Science

1:06am

Fri September 27, 2013
Research News

How Recycling Bias Affects What You Toss Where

Originally published on Fri September 27, 2013 4:07 am

iStockphoto.com

During an experiment, marketing professor Remi Trudel noticed a pattern in what his volunteers were recycling versus throwing in the garbage. He then went through his colleagues' trash and recycling bins at Boston University for more data.

He found the same pattern, says NPR's Shankar Vedantam: "Whole sheets of paper typically went in the recycling, but paper fragments went in the trash."

Same type of paper, different shapes, different bins.

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4:18pm

Thu September 26, 2013
Science

Scientists Find Sea Louse Has Tidal 'Body Clock'

The speckled sea louse.
Wikipedia Commons

One thing you can say about the diminutive speckled sea louse: it's always on time.

Scientists studying the tiny crustacean, a marine cousin of the wood-louse, found that it runs not one, but two internal clocks. Not only does the creature have a circadian rhythm, or so called "body clock" like most land-dwelling animals, including humans, but it also has a circatidal clock that follows the 12.4-hour cycle of the tide.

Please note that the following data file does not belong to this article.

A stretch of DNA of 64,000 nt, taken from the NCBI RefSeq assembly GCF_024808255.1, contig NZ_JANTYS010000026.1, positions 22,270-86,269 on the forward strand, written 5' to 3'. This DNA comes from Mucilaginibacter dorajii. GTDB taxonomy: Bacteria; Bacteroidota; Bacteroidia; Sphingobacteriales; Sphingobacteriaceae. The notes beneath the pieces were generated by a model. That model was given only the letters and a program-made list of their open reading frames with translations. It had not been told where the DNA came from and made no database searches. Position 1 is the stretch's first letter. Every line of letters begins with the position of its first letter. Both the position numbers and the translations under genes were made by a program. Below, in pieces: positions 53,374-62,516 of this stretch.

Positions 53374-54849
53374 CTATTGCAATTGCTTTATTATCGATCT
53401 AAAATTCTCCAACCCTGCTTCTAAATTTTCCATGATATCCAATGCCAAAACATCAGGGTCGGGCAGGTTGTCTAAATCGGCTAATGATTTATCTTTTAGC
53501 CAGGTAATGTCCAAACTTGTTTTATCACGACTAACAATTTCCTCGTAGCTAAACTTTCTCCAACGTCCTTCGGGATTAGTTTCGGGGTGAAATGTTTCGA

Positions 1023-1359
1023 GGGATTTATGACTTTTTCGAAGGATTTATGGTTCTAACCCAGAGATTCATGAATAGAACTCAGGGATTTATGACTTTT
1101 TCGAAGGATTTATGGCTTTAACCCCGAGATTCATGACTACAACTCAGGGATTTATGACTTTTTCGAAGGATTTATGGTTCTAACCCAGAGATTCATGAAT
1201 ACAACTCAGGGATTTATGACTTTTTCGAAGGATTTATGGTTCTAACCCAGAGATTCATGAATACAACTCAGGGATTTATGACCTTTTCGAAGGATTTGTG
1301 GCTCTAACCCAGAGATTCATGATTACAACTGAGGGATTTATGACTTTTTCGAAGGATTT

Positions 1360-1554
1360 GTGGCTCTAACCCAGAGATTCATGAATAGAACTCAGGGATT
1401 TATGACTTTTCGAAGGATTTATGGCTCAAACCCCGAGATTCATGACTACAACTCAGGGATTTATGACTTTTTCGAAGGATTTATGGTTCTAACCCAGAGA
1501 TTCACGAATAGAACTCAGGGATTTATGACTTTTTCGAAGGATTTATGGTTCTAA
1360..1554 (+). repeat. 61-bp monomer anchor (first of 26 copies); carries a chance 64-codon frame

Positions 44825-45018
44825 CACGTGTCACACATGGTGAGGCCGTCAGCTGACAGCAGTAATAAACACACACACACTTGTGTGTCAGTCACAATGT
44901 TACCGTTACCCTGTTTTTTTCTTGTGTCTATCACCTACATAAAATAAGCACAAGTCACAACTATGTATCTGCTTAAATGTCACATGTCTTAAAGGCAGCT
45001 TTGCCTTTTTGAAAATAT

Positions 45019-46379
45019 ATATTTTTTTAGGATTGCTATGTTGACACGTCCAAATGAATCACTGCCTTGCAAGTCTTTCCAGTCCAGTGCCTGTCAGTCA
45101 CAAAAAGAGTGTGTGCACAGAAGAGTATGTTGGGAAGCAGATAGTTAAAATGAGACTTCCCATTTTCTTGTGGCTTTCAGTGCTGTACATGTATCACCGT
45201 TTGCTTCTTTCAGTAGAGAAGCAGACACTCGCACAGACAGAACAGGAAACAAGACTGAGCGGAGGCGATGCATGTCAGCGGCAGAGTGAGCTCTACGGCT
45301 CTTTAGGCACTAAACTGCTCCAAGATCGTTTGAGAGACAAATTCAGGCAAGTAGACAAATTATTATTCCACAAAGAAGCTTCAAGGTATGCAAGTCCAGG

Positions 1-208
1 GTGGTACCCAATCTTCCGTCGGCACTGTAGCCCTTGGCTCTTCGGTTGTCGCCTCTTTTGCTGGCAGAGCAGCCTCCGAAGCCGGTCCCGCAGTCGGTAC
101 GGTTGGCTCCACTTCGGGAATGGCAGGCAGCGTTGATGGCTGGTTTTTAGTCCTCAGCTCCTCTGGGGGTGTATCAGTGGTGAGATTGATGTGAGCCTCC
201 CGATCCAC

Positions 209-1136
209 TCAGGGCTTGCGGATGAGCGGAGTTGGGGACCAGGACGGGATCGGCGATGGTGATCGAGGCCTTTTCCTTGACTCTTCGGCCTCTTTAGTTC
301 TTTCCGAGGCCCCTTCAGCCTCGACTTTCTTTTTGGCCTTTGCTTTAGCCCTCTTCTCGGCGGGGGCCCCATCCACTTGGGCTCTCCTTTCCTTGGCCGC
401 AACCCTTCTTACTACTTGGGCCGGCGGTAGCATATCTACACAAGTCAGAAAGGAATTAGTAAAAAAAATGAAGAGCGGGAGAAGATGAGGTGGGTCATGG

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3:45pm

Sat September 21, 2013
Science

Black Widow Spider Fan Gets Dangerously Close To His Subject

Originally published on Sat September 21, 2013 6:07 pm

Nature writer Jackson Landers kept a black widow alive in a jar on his desk for months.
Courtesy Jackson Landers

1:40pm

Thu September 19, 2013
Science

Mars Rover Data Dims Hope Of Finding Life On Red Planet

Originally published on Thu September 19, 2013 5:19 pm

A self portrait mosaic of the Mars Curiosity Rover inside the Gale Crater.
NASA

When the Mars Curiosity made its dramatic and first-of-its-kind landing on Mars in August of 2012, the hope was that the $2.5-billion rover could confirm what scientists had suspected: that there was life on Mars.

Today, in a paper released in the journal Science, researchers explain that if the Red Planet is harboring life, the instruments on the rover have been unable to sniff it out.

NPR's Joe Palca filed this report for our Newscast unit:

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2:50pm

Wed September 18, 2013
Science

Private Spacecraft Lifts Off With Space Station Supplies

Originally published on Wed September 18, 2013 3:53 pm

Orbital Sciences' Cygnus spacecraft has successfully launched from NASA's Wallops Flight Facility in Virginia on its way to becoming the second private vehicle to resupply the International Space Station.

Space.com says:

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